I should start by telling you this; Zombie Transfusion (aka Automaton Transfusion) is to big budget filmmaking what Adolf Hitler is to world peace. Steven C. Miller’s zombie yarn takes it to the next level. So if you like your horror movies blessed with an all over Bruckheimer tan, chances are you’ll come away feeling like one of the characters in the movie; having had a small chunk of your life ripped away from you. Zombie Transfusion embraces all that we know and love about no budget movie making. There’s even the distinct possibility that you’ll think it was recorded on a camera phone. I half expected the cameraman to stop filming at one point because he’d received a text from his mum. Fortunately for me, and the mood of the piece, that didn’t actually happen.
The point I’m trying to make is this, if you approach this movie expecting anything more than fresh filmmakers testing zombie infested waters, there’s a good chance you’ll come away disappointed. But that’s the beauty of zombie movies, you don’t need a big budget to make a decent horror film, what you do need is a sprinkling of talent behind the camera and an effects wizard who knows what he’s doing. Might be worth grabbing hold of that there chainsaw then and sticking around, because when it comes to low budget horror movies, Zombie Transfusion comes with added bite.
Check out the reviews online and you’ll discover plenty of bad press, so lets get the negative points out of the way first. The camerawork is distracting. At first I thought it was my DVD player struggling to keep up, as it turns out, I wasn’t the only one struggling to get to grips with the shooting style. It’s almost as though key frames have been removed in the editing suite, giving the movie a jittery feel that bewilders. If anything in fact, it succeeds in taking the sheen off some accomplished direction. Next up, the actors. Contemptible performances and low budget filmmaking often walk hand in hand, with Zombie Transfusion however, the end result is more akin to a merry dance.
There are a few notable exceptions, Garrett Jones and William Howard Bowman provide welcome relief from the crimson tide of carcasses, and when I say carcasses, I’m not just talking about the zombies-to-be. I should also point out that the films internal logic doesn’t always ring true. Characters behave in bizarre fashion, zombie hordes appear as if by magic, and the final reveal raises more questions than it could ever hope to answer. One character in particular escapes to a nearby car only to catch her breath and reflect. Not such a tragic turn of events you might think, the girl is clearly having a tough time of it and probably deserves a breather. It’s not until you notice that the car is a convertible, with the hood down no less, that you realise just how stupid these characters are. Fortunately, for every dumb decision made, an inventive comeuppance is just around the corner to make amends.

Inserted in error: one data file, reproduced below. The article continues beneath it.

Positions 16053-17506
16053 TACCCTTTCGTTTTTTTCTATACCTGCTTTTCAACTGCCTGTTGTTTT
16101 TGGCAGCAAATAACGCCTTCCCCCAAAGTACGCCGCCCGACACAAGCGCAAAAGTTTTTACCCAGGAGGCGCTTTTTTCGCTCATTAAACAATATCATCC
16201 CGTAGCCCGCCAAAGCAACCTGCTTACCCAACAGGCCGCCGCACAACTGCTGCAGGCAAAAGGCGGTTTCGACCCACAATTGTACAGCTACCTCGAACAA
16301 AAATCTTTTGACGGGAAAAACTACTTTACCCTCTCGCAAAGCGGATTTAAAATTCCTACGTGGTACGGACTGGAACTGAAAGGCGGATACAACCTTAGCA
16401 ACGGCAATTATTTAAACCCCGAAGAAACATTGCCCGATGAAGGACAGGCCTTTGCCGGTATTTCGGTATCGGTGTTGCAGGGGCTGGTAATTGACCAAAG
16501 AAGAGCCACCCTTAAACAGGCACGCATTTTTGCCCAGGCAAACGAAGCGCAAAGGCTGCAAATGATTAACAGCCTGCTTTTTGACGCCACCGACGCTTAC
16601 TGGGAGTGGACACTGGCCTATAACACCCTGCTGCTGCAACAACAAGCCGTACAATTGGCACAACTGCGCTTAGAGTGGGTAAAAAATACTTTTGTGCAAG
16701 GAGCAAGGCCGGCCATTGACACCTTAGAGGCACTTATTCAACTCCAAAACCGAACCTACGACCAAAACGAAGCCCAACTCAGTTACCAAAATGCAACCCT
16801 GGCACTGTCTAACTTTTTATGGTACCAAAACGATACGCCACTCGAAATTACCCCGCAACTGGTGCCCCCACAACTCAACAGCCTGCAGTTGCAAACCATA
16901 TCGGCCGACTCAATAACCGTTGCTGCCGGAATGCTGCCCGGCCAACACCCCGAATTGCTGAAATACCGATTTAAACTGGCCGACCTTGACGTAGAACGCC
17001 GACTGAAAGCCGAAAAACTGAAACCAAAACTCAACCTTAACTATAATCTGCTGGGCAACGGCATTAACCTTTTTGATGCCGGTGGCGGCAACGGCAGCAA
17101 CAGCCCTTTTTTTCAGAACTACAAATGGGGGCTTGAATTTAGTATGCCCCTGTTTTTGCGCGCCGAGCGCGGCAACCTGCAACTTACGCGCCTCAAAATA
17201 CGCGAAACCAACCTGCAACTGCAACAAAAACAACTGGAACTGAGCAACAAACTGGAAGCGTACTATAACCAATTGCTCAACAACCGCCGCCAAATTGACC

Steven C. Miller’s direction is solid throughout, despite the occasional wobble here and there, but for the most part he handles proceedings with the grace of a seasoned pro. Then there are the effects, and if ever the movie had a trump card, this is where you’ll find it. Make no mistake about it, the make up and effects are some of the best you’ll see, quite how they managed imagery so striking on such a small budget is beyond me. Body parts are ripped off, blood oozes from every frame, and in one particularly nasty encounter, the term ‘womb with a view’ has never been so precise. Zombie Transfusion is blessed with imagery of the ickiest kind.
The camerawork frustrates, the performances make for good firewood and the screenplay has more holes than one of its victims, but Zombie Transfusion remains a tasty treat all the same. Worthwhile direction and inventive special effects are key, and a sudden ending leaves the door open for a second instalment. Worth a look. AW